4.8. Metabolomic of Organic Acids

The organic acids in the nodules and roots were quantified using 22-day-old nodules grown as described in Alloisio et al. [31]. These were extracted from liquid nitrogen ground tissues. Sterile ultrapure water was added to achieve a concentration of 1 g of nodule per mL of water. Samples were centrifuged at 13,000 rpm in Eppendorf centrifuge for 10 min.
After extraction, the supernatants of the nodules or roots were diluted (1:20) in ultrapure water and filtrated on a 0.45 µm PVDF filter prior to being analysed by ionic chromatography and tandem mass spectrometry (IC-MS/MS). IC-MS/MS was used to verify the presence of organic acids already quantified by IC-conductivity and to identify other unknown organic acids.
The IC-MS/MS instrument involved was the ICS-5000+ Ion Chromatography System combined with a TSQ Fortis Triple Quadrupole Mass Spectrometer (all Thermo Scientific, Waltham, MA, USA). The monitoring software was Chromeleon 7.2.10. The IC system was equipped with an AS-AP auto-sampler, a Dual Pump analytical gradient system, a suppressor ADRS 600 (2 mm, Thermo Scientific) and a conductivity detector (P/N 061830). The IC separation was realized using an anion-exchange column IonPac AS11-HC-4 µm (2 × 250 mm2, Thermo Scientific, Illkirch, France) preceded by a guard column IonPac AG11-HC-4 µm (2 × 50 mm2, Thermo Scientific) and with the same parameters as the IC-conductivity analysis. Concerning the mass spectrometer, the heated electrospray ionization source was used in negative mode with the following parameters: negative ion spray voltage 3.0 kV, sheath gas 52 Arb, auxiliary gas 13 Arb, sweep gas 16 Arb, ion transfer tube temperature 275 °C and vaporizer temperature 375 °C. Acquisitions were realized in full scan mode or in Single Ion Monitoring mode with analytes detected after deprotonation in ionization source.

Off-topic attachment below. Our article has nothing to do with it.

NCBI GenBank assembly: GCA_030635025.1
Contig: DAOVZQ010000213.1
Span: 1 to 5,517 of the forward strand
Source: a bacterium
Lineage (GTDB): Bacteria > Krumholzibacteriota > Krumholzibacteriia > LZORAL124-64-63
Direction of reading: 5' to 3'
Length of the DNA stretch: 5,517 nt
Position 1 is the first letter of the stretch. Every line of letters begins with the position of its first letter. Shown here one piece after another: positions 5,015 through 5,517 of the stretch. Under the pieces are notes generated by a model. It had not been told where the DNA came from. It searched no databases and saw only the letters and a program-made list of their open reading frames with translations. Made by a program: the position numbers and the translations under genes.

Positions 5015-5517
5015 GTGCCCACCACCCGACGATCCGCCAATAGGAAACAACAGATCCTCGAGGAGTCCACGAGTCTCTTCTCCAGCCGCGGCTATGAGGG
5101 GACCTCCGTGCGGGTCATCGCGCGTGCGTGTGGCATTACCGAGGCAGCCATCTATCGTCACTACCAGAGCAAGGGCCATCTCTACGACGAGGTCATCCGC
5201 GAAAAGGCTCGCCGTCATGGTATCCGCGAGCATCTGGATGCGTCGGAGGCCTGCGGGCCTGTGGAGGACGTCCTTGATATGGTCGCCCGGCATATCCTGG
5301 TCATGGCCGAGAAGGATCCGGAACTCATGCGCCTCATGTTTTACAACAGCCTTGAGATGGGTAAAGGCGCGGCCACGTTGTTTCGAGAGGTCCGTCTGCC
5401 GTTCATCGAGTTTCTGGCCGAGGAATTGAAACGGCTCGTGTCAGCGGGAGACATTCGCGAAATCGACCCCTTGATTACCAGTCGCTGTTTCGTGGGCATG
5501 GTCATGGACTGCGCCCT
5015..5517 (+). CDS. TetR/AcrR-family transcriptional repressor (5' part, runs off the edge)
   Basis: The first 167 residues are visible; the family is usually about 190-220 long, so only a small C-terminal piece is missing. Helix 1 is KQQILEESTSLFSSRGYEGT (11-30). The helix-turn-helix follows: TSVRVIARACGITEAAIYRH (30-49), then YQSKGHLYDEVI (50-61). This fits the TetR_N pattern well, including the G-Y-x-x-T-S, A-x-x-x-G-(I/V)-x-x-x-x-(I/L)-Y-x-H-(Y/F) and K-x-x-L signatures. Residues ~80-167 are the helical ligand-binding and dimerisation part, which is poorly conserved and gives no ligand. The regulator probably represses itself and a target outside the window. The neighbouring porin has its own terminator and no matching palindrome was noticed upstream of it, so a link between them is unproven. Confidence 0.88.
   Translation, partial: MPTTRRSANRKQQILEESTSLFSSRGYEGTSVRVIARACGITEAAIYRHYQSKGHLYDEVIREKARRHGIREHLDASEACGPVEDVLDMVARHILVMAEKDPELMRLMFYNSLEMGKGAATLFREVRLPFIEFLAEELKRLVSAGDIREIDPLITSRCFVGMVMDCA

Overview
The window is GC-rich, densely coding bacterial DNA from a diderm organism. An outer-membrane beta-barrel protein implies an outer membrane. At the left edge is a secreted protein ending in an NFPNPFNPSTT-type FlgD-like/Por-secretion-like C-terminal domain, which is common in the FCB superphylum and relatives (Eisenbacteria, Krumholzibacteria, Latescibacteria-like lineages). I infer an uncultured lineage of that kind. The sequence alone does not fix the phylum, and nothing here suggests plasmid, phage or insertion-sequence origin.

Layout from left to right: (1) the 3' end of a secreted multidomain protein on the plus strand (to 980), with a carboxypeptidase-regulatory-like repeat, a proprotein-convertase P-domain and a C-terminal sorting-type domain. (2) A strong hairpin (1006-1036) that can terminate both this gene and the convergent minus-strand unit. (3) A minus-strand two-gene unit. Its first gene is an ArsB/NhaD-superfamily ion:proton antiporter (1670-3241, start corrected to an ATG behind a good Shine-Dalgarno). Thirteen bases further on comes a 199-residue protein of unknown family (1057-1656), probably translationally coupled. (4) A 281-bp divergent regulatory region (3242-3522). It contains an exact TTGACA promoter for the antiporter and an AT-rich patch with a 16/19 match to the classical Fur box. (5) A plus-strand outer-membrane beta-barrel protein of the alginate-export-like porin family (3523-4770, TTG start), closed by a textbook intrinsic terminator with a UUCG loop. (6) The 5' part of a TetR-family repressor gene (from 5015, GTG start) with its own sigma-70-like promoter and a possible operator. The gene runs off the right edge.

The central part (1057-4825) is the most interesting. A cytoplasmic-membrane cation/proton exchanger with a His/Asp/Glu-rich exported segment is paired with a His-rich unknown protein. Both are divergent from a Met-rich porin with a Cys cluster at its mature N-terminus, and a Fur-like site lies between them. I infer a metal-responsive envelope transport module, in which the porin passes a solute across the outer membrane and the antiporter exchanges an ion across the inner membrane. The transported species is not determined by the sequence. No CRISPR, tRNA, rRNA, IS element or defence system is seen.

The flow chart of Materials and Methods is presented in Supplementary Figure S1.

Supplementary Materials

The following supporting information can be downloaded at:

Author Contributions

P.P. and P.N. designed research; P.P., L.C., P.F., J.A., G.M., N.A., N.D., C.B., X.S. and P.J. performed research; P.P., J.A., G.V.S. and P.N. analyzed data; and P.P. and P.N. wrote the paper. All authors have read and agreed to the published version of the manuscript.


The work was funded by the French ANR (BugsInACell ANR-13-BSV7-0013-03) to P.N. and by an MEC postdoctoral fellowship from the Spanish government awarded to L.C. (Programa Nacional de Movilidad de Recursos Humanos del Plan Nacional de I-D+i 2008–2011).

Institutional Review Board Statement

Not applicable.

Informed Consent Statement

Not applicable.

Data Availability Statement

The original contributions generated for this study are included in the article; further inquiries can be directed to the corresponding authors.


Thanks are expressed to Audrey Dubost (iBio, Université de Lyon) for help with data management, to Danis Abrouk for help with drawing the figures and to Elise Lacroix for Greenhouse management (Université de Lyon).

Conflicts of Interest

The authors declare no conflict of interest.


  1. Griesmann, M.; Chang, Y.; Liu, X.; Spannagl, M.; Crook, M.B.; Billault-Penneteau, B.; Lauressergues, D.; Imanishi, L.; Kohlen, W.; Haberer, G.; et al. Phylogenomics reveals multiple independent losses of the nitrogen-fixing root nodule symbiosis. Science 2018, 361, 6398. [Google Scholar] [CrossRef] [PubMed]
  2. Normand, P.; Orso, S.; Cournoyer, B.; Jeannin, P.; Chapelon, C.; Dawson, J.; Evtushenko, L.; Misra, A.K. Molecular phylogeny of the genus Frankia and related genera and emendation of the family Frankiaceae. Int. J. Syst. Bacteriol. 1996, 46, 1–9. [Google Scholar] [CrossRef] [PubMed]
  3. Flandrois, J.; Brochier-Armanet, C.; Briolay, J.; Abrouk, D.; Schwob, G.; Normand, P.; Fernandez, M.P. Taxonomic assignment of uncultured prokaryotes with long range PCR targeting the spectinomycin operon. Res. Microbiol. 2019, 170, 280–287. [Google Scholar] [CrossRef] [PubMed]
  4. Nouioui, I.; Ghodhbane-Gtari, F.; Del Carmen Montero-Calasanz, M.; Rohde, M.; Tisa, L.S.; Gtari, M.; Klenk, H.P. Frankia inefficax sp. nov., an actinobacterial endophyte inducing ineffective, non nitrogen-fixing, root nodules on its actinorhizal host plants. Antonie Leeuwenhoek 2017, 110, 313–320. [Google Scholar] [CrossRef]
  5. Tisa, L.S.; Beauchemin, N.; Cantor, M.N.; Furnholm, T.; Ghodhbane-Gtari, F.; Goodwin, L.; Copeland, A.; Gtari, M.; Huntemann, M.; Ivanova, N.; et al. Draft genome sequence of Frankia sp. strain DC12, an atypical, noninfective, ineffective isolate from Datisca cannabina. Genome Announc. 2015, 3, e00889-15. [Google Scholar] [CrossRef]
  6. Baker, D.; Newcomb, W.; Torrey, J. Characterization of an ineffective actinorhizal microsymbiont, Frankia sp. EuI1 (Actinomycetales). Can. J. Microbiol. 1980, 26, 1072–1089. [Google Scholar] [CrossRef]